Thursday, July 11, 2013
The Afternoon Trail Run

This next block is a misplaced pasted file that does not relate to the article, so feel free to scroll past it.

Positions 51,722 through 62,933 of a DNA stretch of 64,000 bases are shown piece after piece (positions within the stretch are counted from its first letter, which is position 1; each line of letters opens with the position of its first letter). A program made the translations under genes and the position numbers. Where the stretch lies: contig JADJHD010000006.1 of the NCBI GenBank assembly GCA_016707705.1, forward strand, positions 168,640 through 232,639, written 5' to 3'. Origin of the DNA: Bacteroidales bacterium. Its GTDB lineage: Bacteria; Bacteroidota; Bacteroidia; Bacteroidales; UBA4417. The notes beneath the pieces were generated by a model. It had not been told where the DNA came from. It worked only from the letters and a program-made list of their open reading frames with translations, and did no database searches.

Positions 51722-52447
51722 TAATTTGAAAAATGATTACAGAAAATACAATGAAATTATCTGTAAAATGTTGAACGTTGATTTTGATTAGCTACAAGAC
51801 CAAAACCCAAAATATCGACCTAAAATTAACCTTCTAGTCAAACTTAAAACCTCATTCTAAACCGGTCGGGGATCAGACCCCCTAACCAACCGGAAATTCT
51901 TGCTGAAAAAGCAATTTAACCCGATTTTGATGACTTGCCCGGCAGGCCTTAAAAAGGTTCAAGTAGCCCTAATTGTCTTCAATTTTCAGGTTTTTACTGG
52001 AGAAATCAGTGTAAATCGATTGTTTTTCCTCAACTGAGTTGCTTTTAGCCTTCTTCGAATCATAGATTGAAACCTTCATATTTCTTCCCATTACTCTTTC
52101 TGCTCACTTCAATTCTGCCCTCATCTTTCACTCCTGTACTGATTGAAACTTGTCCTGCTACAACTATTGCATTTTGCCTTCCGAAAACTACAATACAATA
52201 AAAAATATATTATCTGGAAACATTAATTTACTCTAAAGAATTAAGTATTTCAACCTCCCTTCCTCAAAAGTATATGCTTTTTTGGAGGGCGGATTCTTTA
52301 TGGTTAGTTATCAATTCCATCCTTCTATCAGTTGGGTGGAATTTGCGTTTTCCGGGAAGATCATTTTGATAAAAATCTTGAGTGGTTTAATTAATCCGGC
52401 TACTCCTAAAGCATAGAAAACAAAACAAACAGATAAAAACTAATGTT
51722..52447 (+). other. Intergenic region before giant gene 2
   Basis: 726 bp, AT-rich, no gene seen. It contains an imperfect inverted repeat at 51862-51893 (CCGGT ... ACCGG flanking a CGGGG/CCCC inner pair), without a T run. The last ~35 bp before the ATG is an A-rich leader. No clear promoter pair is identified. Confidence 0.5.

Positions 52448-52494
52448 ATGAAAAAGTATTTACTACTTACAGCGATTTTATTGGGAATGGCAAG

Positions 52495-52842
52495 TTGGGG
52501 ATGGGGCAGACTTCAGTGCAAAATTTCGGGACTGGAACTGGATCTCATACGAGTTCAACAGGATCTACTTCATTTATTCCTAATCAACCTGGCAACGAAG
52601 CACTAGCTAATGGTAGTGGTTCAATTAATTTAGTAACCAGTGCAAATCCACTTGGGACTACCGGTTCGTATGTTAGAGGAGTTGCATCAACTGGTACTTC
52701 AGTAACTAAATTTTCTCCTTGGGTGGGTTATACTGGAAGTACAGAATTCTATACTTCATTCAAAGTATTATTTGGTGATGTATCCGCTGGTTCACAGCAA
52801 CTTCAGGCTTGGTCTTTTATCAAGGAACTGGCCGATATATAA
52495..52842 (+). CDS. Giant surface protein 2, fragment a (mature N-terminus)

Do I have to? Senses are dulled by several hours in front of a monitor. Today is a hard progressive workout. Can I put it off until tomorrow? Can I just run a shorter route? The temperature hovers near 90, but feels much hotter in the direct sunlight. The humidity hangs like a blanket. I drag myself to the car and bake on the short drive to the mountain. Thankfully the five mile loop is mostly shaded, but it’s difficult terrain, and climbs and descends over 1000 feet (2000 feet total elevation change). I lack spring in my step as I jog up the first incline. The following muddy descent feels slippery, and with a maze of rocks and large roots covering the ground every step is an opportunity for bodily harm. The trail tilts upwards for a couple of miles, and every step I lose time on my personal record around this loop. I even stop to eat some delicious Strawberry Guava near the trail (WELL worth it!). The descent back to the bottom is enjoyable and smooth, but my 46:20 is well over six minutes slower than my best. Time to ditch the excuses; time for loop two! I force myself to pump my arms hard up that first little climb, gaining almost a minute on my first attempt. I'm not flowing yet, but I ignore the slippery descent, landing lightly and stepping off before a slip can become a fall. I know that magic can happen if I push the pace long enough. I lean into the long climb with force, gauging my effort on my racing heart. Every time I think I can’t hold the pace any longer the trail levels slightly, just long enough to recover slightly and power up the next steeper section. I’m jumping the downed trees that I climbed over last loop, and as the trail turns down for the final two mile stretch I feel like a race car driver. Every bend in the trail is attacked at an angle that allows maximum exit speed without falling off the trail down the almost vertical hillside. The Guavas that I couldn’t resist on the last loop aren’t even noticed as I’m concentrating on foot placement. I’m leaping right over difficult sections of trail that I normally stumble through. I’m in this zen where I’m feeling the flow of the trail, and the signals from my body. I could do this all day! But it’s over. 38:20 for a 1 minute 34 second personal best. I cool down with short hill repeats, and then head back to work. A little over ten total miles, and just a tiny part of the several thousand I'm logging as I prepare for Cascade Crest 100, but it's an important little part, and that feeling of wellness is a large part of the reason I do this crazy sport!